It’s been two weeks since I posted on this blog.
Between school, working on “Donut,” a number of other projects and I have not been disciplined enough to carve out time to blog. Discipline, I say, because that’s what it takes to sit at my laptop and [as Ernest Hemingway put it] bleed. Well, technically, writing sincerely from the heart is bleeding.
Anyway, such things happen… but the most important thing is that I’m here now. Here with “a tale of love.”
It all started on November 2. I woke up with those words clearly emblazoned on my heart:
“Delight yourself in the Lord and He will give you your heart desires.”
I was ecstatic! I wanted my heart desires granted. I want a peaceful and adventurous life – a life of purpose – I want to write, work to build the lives of young people, use creativity to transform lives. I want to experience the power of God and to know where my medical training is going to fit into my life’s work… I also desire to live happily, loved and guided by God in marriage and life path.
So I figured, if I wanted my desires to be granted, I would need to delight.
Now, what does it mean to “delight?”
It wasn’t long before I discovered that those words were found in the Bible, so I decided to study.
The commentaries “said” to delight in God is to seek our happiness in God – in his being, his perfections, his friendship, his love:
It means to keep company with God, enjoy serving the Lord and find happiness in the Lord. The fact that you seek your happiness in him will regulate your desires, so that you will be “disposed” to ask only those things that it will be proper for him to grant; and the fact that you do find your happiness in him will be a reason why he will grant your desires.
However, the meaning of “Delight” did not sink until recently, when I was studying the friendship between David and Jonathan. I saw that “Jonathan, Saul’s son, delighted greatly in David.”
My eyes widened – if the word “delight” was used here, then what they did together might give me an idea of what delight means.
So I dug deep. And I want to share the treasures with you. As you read, please do endeavour to learn a thing or two.
Jonathan was with David at every available opportunity [vs 19:2]
I have had my share of beautiful friendships and not so great ones. So, this is not an article by a guru in relationships – just a young man sharing with others what he learns from God about life.
The first thing I learnt about David and Jonathan’s friendship was that Jonathan was with David at every available opportunity.
A common observation in all great friendships is that they are together at every available opportunity, face to face, or on phone or social media outlets. Distance is not really a barrier – they can travel miles just to visit a friend.
The key to building stronger relationships is presence – being together, physically and in heart and purpose. And…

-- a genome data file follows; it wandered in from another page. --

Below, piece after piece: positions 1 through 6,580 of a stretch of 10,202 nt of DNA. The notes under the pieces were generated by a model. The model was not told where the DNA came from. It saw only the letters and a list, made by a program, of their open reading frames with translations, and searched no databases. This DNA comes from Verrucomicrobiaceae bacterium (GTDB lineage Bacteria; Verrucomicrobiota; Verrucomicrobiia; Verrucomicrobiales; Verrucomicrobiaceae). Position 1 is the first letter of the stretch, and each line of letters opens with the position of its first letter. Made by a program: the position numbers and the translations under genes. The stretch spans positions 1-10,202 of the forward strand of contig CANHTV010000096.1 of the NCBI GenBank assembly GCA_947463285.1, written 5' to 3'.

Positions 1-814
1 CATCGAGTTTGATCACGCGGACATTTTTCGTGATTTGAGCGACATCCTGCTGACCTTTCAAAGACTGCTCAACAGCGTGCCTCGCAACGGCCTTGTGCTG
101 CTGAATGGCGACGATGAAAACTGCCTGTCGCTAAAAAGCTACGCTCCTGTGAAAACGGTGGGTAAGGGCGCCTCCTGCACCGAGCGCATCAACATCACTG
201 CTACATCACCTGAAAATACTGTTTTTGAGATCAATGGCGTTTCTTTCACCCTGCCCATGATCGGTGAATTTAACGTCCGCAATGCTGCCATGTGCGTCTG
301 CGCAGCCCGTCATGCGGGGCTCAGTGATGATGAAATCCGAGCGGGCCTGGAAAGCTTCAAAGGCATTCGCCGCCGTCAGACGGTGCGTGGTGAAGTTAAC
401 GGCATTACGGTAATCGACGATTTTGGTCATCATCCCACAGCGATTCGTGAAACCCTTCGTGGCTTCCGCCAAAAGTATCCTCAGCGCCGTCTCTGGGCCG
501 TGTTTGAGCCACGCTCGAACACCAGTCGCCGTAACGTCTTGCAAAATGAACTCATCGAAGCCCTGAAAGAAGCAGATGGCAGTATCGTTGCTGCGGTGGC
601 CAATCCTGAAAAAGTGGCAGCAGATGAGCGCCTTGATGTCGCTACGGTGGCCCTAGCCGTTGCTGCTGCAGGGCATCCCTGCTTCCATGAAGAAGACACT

Jonathan communicated everything to David [19:2]
What do you do when you are together?
Conversation fuels relationships.
How regularly do you speak with your best friend? How much information do you pass across? Do you really delight so much in them that you are unafraid to share secrets and information you have that could help them?
As each person opens up, it may seem awkward at first, but soon, the gap is bridged. You learn about the person’s passions, desires, challenges and offer help.
Apply this to your communion with God – consistent communication encourages deeper relationship. As you pour your heart to Him, you hear His voice, share His thoughts and you can learn to live His way of joy! Simple!
When they were not together, Jonathan stood up for David [He defended David] [19:4]
When Saul sent emissaries to kill David, Jonathen spoke well of David to Saul so much that it convinced Saul to stop his hideous plan for a season. Do not be ashamed to defend your siblings or friends in the face of criticism. It keeps them going when they know that you believe in them so well that you are willing to stick your neck out for them.
I picked that, a sign of delighting in God is to stand for him. Defend his cause in front of people who do not really know about him.
Jonathan was committed to David [20:3, 16]
When couples make vows to each other, they both say it with a mind determined to stick with each other for life [at least, that is what should be!] The marriage vows bound by the heavens is a bond only as strong as death itself.
David and Jonathan’s oath was renewed every available opportunity and as the challenges heightened! They just had safety check in case someone was drifting away!
DO you have safety checks on your spiritual life? How do you gauge your fervency?
The 21st century seems to have a predilection for weak human relationships – no serious commitment, no evaluation. Marriages work as long as there is fair weather. Friends split as soon as one person corrects another.
Can we do something about this?
The journey continues in two days… and we will talk about love.
P.S: If you have not gotten HeirWalk 12, it’s still available on the blog. Download your digital copy by clicking here. And give me feedback.